And so it was that in 1993, under Masood’s leadership, DAWN’s marketing department began its transformation. Sensing the changing times, one of his early moves was to rename his department the Marketing Department. He then went on to build one of the strongest newspaper and magazine marketing teams in Pakistan; a team able to work with successive tariff increases and still deliver the advertising, even in times of crisis, when clients abruptly pulled back on their spend across all media due to a faltering economy or a political blowback. In fact, Masood was virtually unstoppable. His buoyancy, his professionalism, his ability to improvise and his talent for spotting an opportunity, even in economically adverse times, enabled him to keep pulling in the advertising, as the Dawn Group of Newspapers evolved into a multimedia organisation – from print to digital, radio and TV – to become the Dawn Media Group in 2008.
Masood was the architect of DAWN’s high profile and commercially successful events. As early as 1997 he organised a conference at the Finance and Trade Centre in Karachi called Vision Pakistan 2010, in collaboration with the World Bank. In 2000 he took the idea further by staging the exhibition IT: The Future of Pakistan and holding it at the Expo Centre, paving the way for the venue to become the established choice for all other high profile commercial events held in Karachi. In 2001, he launched what was to become his nationwide blockbuster success, the Dawn All About Lifestyles exhibition, which continues to be the largest brand-to-consumer event in Pakistan, and in 2004 he established the Dawn Education Expo; now in its 12th edition, this is the only platform in Pakistan to consistently, year-on-year, attract senior representation from foreign higher educational institutes to interface with students in Pakistan. In 2011, he launched the Dawn Agri Expo, now in its 4th edition, and recently he was busy planning another major event aimed at encouraging direct foreign investment in Pakistan. There are so many initiatives to his credit and it would be impossible to catalogue every one in this space.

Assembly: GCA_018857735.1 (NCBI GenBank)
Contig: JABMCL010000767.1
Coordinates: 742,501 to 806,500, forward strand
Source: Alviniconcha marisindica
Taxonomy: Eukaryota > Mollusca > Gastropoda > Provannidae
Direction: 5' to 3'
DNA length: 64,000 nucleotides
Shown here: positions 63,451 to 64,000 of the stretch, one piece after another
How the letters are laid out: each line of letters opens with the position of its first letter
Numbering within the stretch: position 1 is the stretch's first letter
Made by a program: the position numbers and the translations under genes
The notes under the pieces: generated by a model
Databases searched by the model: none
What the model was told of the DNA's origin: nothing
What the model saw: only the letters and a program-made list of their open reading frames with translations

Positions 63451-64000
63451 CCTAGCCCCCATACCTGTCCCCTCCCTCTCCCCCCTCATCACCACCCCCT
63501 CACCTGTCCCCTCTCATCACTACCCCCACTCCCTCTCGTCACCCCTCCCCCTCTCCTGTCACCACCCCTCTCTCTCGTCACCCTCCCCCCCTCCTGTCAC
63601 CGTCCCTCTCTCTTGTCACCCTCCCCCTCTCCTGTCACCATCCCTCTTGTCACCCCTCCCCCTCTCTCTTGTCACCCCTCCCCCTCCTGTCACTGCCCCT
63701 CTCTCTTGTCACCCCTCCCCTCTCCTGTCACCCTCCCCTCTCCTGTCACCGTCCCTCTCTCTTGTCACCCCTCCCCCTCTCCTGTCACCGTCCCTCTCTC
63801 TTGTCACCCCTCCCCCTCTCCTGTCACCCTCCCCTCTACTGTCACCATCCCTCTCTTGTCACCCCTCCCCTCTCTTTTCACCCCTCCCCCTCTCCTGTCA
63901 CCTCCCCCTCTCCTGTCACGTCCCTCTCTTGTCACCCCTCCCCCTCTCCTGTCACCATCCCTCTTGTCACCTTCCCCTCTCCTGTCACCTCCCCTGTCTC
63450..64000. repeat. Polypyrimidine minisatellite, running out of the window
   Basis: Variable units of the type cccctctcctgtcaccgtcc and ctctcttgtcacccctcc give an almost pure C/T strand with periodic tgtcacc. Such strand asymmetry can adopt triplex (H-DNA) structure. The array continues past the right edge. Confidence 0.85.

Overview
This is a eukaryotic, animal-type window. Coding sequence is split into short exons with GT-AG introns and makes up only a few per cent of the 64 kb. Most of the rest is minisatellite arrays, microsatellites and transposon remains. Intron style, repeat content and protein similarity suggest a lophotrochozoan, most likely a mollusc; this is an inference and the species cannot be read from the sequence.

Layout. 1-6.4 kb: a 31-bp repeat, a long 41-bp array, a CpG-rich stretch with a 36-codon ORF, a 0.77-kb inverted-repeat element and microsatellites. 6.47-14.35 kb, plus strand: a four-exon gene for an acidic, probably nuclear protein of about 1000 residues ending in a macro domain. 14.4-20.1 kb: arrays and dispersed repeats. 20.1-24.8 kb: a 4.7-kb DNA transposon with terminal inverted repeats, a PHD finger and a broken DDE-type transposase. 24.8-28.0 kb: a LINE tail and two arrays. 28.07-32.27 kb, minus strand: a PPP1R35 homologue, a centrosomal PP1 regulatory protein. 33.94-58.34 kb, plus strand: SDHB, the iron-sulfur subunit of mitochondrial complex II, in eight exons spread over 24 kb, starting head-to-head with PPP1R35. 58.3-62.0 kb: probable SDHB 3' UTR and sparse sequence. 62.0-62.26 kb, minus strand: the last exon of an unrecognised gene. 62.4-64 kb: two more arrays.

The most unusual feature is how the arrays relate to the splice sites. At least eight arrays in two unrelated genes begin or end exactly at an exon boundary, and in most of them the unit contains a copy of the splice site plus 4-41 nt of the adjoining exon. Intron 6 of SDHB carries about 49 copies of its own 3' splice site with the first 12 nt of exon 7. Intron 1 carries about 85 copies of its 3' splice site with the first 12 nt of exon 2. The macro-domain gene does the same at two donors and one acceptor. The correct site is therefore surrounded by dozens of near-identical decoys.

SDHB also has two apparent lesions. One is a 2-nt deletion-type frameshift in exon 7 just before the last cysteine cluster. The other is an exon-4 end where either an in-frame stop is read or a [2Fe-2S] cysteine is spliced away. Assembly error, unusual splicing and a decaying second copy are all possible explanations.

In his pursuit of DAWN’s commercial success and his dedication to promoting all that was hip, happening and good in Pakistan, he was nothing but dogged and determined. If one door closed he would try another, then another, until eventually he found the one that would open. He never gave up, and if on occasion he had to retreat, he would bide his time and then have his way.
Yet, despite his driven schedule, he was immensely generous with his time. He had a large professional and social network which he used liberally to help any cause or person that might benefit from a word placed in the right place. Walk into a room full of marketing professionals and over 50% of them will tell you how, in one way or another, they owe their progression to Masood’s support and advice. Part of his legacy will be found in the many marketing professionals, swiftly progressing up the corporate ladder and whom he mentored.
Then there was his family. And he was devoted to them. To his late parents, his brothers, Mahmood and Majid; his sisters, Shaheena, Seema and Samina. He cherished his wife Afshan for her gentleness, patience and unquestioning companionship. Tooba, his daughter, Asad, his son, were the apple of his eyes.
Despite his success, Masood remained an intrinsically modest man. Self congratulation was never part of his repertoire – although when it came to his team, no one could ever mistake his delight when their efforts were recognised. There was no arrogance about Masood. He was immensely approachable; no request was too trivial to entertain, no person too unimportant to give time to, and no idea too far-fetchted to not explore.
He had energy, bounce, vitality, fizz, pizzazz. He brought with him the promise of endless new ideas.
And then he was gone.
Mariam Ali Baig is Editor, Aurora.